2. All student employment positions at UD have potential to serve as learning laboratories.  Supervisors are encouraged to: (1) develop learning outcomes for all student employee positions, (2) engage student employees in developmental conversations about the learning outcomes, and (3) periodically review the position responsibilities and employee performance to ensure learning outcomes remain appropriate and achievable.

Federal Work Study: The Federal Work Study (FWS) Program is a part-time employment program designed to help undergraduate and graduate students meet the cost of attendance. Certain campus jobs are only available to students who qualify for Federal Work Study. Your eligibility for the program is determined as part of your application for financial aid. Not all students are eligible for a federal work study allocation and funding is limited.  Students receive work-study in their financial aid package, but other students may be eligible.  If you do not already have work-study eligibility, you can request an eligibility check at askSFS.

Off-Campus Job Opportunities: If you are seeking employment outside of the UD campus please use Handshake.

Work-study eligibility Frequently Asked Questions 

Eligibility for work-study is typically determined through your financial aid package. You can access information about your work-study eligibility by visiting the My Finances page.  Click “Student Login” which takes you to the “My Finances” page. Then click on the “Financial Aid Eligibility” tab on the left.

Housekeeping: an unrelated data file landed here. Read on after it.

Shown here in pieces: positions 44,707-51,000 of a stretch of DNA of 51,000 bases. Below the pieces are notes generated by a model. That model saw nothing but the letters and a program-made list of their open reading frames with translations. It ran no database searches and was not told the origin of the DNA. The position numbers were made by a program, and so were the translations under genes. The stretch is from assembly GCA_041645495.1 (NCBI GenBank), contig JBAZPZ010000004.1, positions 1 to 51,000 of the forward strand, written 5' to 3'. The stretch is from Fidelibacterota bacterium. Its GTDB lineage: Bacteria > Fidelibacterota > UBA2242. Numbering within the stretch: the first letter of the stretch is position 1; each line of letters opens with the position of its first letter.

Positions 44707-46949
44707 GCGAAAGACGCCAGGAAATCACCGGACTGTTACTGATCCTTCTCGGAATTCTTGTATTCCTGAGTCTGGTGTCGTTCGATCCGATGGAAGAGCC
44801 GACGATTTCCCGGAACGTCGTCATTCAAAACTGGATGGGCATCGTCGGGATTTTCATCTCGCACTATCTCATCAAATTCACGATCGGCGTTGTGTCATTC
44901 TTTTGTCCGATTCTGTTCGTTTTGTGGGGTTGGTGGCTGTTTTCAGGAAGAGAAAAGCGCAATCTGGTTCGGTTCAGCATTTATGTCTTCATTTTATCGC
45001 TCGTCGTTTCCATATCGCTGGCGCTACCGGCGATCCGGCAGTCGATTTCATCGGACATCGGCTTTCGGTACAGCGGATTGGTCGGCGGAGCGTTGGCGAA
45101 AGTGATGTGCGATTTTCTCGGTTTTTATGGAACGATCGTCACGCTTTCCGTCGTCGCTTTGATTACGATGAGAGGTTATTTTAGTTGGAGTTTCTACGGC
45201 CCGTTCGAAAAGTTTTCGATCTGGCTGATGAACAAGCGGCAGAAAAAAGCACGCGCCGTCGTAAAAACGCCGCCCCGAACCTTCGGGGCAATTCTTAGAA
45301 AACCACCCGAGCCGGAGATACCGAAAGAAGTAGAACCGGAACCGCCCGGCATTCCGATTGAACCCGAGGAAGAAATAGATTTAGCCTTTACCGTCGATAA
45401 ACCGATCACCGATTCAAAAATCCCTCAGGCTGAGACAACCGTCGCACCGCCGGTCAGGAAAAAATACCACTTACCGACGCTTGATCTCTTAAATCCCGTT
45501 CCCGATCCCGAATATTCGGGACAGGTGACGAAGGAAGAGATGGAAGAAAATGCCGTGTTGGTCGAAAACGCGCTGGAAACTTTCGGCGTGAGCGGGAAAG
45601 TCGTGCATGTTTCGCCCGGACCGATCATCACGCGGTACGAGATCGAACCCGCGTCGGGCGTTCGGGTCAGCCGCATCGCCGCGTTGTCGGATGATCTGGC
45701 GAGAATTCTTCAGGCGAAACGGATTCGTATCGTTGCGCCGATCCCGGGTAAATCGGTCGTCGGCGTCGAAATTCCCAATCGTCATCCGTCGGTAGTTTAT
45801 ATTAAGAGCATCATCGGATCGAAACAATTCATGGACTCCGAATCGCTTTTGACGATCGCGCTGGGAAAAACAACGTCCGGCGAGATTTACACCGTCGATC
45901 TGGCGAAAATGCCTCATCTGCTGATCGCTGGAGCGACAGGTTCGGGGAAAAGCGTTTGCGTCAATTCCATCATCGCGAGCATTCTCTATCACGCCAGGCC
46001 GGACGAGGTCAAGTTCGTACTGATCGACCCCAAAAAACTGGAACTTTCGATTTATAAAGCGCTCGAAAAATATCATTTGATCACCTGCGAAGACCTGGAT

Work-study eligibility is based on financial need; this is determined by your Free Application for Federal Student Aid (FAFSA) and the information provided in your financial aid application. Students must file the FAFSA each year to have their eligibility determined. If you have been awarded work-study, you qualify for this need-based financial assistance. Each July work-study awards are confirmed.

In addition to submitting the FAFSA students must:

  • Be enrolled in a minimum of six credit hours in the current semester of employment.
  • Have at least a 2.0 cumulative grade point average.
  • Not work hours that interfere with class attendance.
  • Not work beyond 20 hours/week during an enrollment period.

Being work-study eligible means you can secure part-time employment on or off-campus, and a portion of your wages will be subsidized by federal or institutional financial aid. This can help you gain work experience while partially covering your educational expenses.
Work-study is earned as an hourly wage and paid via direct deposit into the selected checking/savings account bi-weekly, according to UD Payroll schedules.

Work-study positions are often diverse and available in various departments on and off campus. However, there may be restrictions on the total number of hours you can work per week to ensure a balance with your academic commitments. Work-study employees should not exceed 8 hours a day/20 hours per week.

The start and end dates of the job must fall between the first day of class and the last day of exams for the term students are working. 

Because of some limitations in funding, not all eligible students are automatically awarded work-study funding, but students can request their eligibility to be reviewed by submitting a query at askSFS.

Explore available part-time, on-campus work-study positions on the new Student Jobs page. Follow the specified application process to apply directly to the positions you are interested in.